Consider that these units of measure are presented as though they are daily activity – but they are NOT.  Each point on the graph represents a rolling 7 day week of data.  So that means the Sept 20th data is actually 7 days of activity ending on Sept. 20th (so Sept. 13 – Sept 20th).  Then Sept 21th is represented by data from Sept 14 – 21.  This is frustrating because true daily activity is muted somewhat.  I’m not sure why Facebook does this nor can I find articles on why using 7 day rolling data would be advantageous over using daily data.  If you have an opinion – please enlighten me!

Also consider that the TAT number contains any liking of a page – which is what the ‘new likes per week’ is all about.  So we are comparing two curves, one containing the other curve within it so we have to deduce that the visual gap between the two curves represents the “success” of the content.

Of course, a liked post can be generated by cheap, low involvement engagement e.g. what is your favorite colour vs. answering a consumer inquiry.  I see tons of ‘cheating’ questions – to the tune of “like this if you put socks on in the morning” – and community managers report that as successful content because facebook monkeys click “like” on the post but it does nothing for building deeper connections with a brand page.  [rant]   So despite charts, there will always be a need for further analysis into the context of the engagement.

Onto the curves.

The Newbie Chart

This is the chart to an unidentified, brand new facebook page.  Our natural cues to its newbie status would be the start of content & number of facebook likes on the actual page (not depicted here).   In looking at this Facebook insights curve,  you see new like and ‘talking about this’ [TAT]  following together.  This is because for every new like, Facebook also records it within their  “TAT”number.  So the TAT number is driven almost entirely by new likes.    Then the community manager took a break – and with a young page, every thing – liking the page & engagement crashes.  But then content reappears which looks like it appeals to the existing fan base.   We see the curves diverge.

The Contest Driven Chart

Contests are the easiest way to ‘cheat’ at Facebook fan (like) growth.  So many many do it and wonder why their community isn’t reflecting the people brands care about.  At the same time, it is a tactic – a reasonable fast one to gain critical mass.  Critical mass allows brands to get into a decent social graph – reaching friends of friends – otherwise the brand is in a room talking to itself.   With a contest under belt,  its a crowded party but possibly in the wrong bar, with the wrong crowd.

So focus on the right half of this chart – we see two bumps with the gray ‘new likes’ line following the TAT line.  This is reflective of new people entering a contest.  It could also be a curve that reflects good content that encourages people to also like a page, but since we know the contest is going on, then know the curve.   At the same time  – there is a bit distance between the curves which indicates that the content either resonated with contest goers (it did, its the Swiffer ‘my man cleans’ t-shirt, Oct. 15) or that the contest asked visitors to do some kind of monkey task (it did, Swiffer’s advertising ‘show us the love or at least like us’).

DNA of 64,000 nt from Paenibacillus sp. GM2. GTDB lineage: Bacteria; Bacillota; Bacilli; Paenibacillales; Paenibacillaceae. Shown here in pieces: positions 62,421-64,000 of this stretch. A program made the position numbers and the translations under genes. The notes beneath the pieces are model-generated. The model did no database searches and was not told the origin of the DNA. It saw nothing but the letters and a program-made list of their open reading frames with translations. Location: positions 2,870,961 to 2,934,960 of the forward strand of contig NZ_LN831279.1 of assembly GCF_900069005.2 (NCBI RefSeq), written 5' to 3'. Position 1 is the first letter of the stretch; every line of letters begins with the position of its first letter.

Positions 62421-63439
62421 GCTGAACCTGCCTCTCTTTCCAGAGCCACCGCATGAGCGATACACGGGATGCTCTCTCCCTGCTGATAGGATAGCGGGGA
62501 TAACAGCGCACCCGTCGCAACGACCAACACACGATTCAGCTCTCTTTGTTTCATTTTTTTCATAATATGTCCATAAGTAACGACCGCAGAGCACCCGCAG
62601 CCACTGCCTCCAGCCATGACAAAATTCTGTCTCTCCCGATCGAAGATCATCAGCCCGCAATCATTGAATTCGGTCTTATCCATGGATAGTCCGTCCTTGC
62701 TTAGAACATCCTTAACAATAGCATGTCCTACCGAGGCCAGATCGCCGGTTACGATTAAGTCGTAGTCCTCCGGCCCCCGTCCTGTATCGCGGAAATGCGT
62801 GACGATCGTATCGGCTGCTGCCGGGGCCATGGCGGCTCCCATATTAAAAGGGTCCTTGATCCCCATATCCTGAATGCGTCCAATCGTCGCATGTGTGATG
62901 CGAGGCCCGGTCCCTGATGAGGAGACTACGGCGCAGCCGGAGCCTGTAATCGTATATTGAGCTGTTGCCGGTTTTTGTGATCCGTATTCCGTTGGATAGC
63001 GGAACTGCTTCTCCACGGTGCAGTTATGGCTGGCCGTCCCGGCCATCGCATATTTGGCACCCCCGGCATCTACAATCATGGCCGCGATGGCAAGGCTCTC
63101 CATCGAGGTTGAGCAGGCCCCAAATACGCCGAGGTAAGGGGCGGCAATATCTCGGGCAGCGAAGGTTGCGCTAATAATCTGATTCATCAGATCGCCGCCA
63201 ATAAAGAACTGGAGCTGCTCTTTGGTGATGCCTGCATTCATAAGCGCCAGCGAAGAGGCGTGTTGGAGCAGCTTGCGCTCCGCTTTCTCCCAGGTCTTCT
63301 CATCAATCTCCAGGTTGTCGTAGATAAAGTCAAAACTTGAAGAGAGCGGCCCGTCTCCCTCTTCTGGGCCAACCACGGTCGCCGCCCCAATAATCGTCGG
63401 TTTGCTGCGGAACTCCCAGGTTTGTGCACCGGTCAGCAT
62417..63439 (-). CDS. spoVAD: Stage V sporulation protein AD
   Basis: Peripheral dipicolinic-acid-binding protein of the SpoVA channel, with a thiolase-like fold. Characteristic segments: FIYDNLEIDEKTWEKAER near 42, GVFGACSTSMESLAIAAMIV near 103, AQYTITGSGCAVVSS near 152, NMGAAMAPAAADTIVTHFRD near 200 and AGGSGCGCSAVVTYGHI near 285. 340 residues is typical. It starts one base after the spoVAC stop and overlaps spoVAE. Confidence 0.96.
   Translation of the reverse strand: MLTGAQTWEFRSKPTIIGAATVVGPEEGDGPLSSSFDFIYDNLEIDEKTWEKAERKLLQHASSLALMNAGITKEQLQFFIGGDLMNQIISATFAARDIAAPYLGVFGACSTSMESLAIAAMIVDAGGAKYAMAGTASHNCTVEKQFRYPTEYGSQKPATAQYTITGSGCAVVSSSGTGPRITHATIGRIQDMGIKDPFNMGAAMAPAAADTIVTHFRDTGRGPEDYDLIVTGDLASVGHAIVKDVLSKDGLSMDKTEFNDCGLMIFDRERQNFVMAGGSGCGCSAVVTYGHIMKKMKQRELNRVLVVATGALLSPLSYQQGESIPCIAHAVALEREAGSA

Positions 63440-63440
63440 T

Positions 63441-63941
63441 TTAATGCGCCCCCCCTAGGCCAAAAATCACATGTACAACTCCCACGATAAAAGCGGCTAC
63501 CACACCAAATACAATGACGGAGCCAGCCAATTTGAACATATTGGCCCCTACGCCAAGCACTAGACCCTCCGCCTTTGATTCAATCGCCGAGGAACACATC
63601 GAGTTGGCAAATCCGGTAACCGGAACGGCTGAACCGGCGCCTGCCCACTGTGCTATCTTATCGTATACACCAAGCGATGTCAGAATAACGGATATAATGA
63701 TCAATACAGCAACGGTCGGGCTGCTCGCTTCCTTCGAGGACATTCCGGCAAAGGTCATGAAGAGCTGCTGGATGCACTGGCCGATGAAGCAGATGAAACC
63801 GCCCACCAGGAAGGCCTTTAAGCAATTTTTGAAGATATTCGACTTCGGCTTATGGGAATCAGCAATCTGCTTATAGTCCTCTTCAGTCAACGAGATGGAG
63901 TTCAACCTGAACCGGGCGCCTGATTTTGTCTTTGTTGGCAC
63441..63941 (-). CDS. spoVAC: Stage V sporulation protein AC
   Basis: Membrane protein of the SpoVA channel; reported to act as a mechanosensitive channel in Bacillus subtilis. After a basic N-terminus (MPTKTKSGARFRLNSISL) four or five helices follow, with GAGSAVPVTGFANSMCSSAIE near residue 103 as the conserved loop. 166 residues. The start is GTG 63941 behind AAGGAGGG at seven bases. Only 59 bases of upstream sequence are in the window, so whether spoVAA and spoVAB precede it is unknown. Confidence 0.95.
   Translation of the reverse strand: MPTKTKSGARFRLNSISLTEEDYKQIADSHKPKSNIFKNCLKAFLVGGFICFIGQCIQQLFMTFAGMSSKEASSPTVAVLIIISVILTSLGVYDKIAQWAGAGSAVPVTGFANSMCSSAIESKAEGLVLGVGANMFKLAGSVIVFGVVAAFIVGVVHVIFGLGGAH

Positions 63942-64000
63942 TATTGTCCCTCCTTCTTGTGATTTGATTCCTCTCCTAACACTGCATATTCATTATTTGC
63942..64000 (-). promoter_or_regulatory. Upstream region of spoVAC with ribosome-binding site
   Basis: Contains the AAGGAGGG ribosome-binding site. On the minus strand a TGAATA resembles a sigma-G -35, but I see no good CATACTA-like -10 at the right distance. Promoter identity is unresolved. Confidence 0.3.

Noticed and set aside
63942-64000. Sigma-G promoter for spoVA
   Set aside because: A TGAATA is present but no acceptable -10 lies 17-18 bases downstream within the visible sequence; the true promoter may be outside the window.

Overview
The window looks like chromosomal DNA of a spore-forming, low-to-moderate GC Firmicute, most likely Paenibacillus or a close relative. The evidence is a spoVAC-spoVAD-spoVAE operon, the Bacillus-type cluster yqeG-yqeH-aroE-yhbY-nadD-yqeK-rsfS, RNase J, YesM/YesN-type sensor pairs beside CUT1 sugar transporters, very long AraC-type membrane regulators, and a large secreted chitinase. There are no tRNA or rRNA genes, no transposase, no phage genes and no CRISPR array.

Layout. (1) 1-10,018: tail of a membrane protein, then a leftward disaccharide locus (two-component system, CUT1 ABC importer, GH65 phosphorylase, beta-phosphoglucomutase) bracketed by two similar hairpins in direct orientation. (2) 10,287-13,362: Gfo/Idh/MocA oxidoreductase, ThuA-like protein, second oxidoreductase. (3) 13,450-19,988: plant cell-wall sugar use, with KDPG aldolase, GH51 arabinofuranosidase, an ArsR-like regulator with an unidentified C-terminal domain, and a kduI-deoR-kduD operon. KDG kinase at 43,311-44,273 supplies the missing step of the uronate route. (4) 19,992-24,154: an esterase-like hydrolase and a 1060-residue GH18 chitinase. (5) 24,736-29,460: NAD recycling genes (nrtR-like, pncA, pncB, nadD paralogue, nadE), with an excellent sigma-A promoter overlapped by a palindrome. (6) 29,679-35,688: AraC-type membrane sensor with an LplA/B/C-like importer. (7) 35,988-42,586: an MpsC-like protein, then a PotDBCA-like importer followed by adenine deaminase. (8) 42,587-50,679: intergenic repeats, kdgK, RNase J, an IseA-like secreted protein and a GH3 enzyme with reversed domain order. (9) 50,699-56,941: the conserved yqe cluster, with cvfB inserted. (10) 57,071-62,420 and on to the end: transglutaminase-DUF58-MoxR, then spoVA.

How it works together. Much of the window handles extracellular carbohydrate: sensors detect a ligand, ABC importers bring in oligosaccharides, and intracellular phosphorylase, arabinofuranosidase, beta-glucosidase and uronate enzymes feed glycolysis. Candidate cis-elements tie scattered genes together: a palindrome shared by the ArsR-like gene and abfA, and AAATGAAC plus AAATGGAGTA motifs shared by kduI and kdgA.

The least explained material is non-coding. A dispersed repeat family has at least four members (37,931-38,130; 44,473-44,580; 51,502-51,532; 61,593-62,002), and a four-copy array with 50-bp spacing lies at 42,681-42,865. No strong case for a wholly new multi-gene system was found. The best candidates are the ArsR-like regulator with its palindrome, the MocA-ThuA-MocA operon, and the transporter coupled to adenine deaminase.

The ad supported chart

Up, down, up, down… likely in concert with two waves of facebook advertising spend.   To me, the first bump suggests the first ad worked harder or was supported by some kind of like incentive.  The curve drops when the stimulus is removed, and re-appears with ad support (confirmed as I’ve seen the ads).    I don’t see this as a healthy facebook curve at all.  It is artificial – because it is not sustainable without advertising.

The ‘my content went viral’ chart

This is Red Bull’s facebook page – after its sponsorship of Felix Baumgartner’s jump from the stratosphere.   A brilliant capture of content from a brand, in my opinion.  Here we see the facebook curve coming off an ad spend, then the big bump on the right is the release of photos related to Felix.  The content is heavily shared – and although this is a rolling seven day picture, it seems to have been shared over time – given the evidence of new little spikes in the curve top.   As for new likes per week – there is traction.

What is interesting is that this chart represents a community of 32 million.  So the “new likes” are not what is driving the content here – it is the content being shared among the existing fan base – or so I expect.

Another ‘my content went viral’ chart

UK Bodyform’s very interesting video response to a disillusioned man was well received.  For a little community – the content got a lot of eyeballs.  It did not translate well into likes – although there are a few new likes at the right.  It may be that this community did not have a lot of content prior to the video – so the community saw this as a one time contribution, albeit awesome, but not enough to like the page.  That said – this is a page for feminine protection which wouldn’t get much public liking anyways.

I hope this helps with your perspectives on facebook insight charts and your measurement of facebook pages.  Drop me a comment if there is a curve pattern that I could include.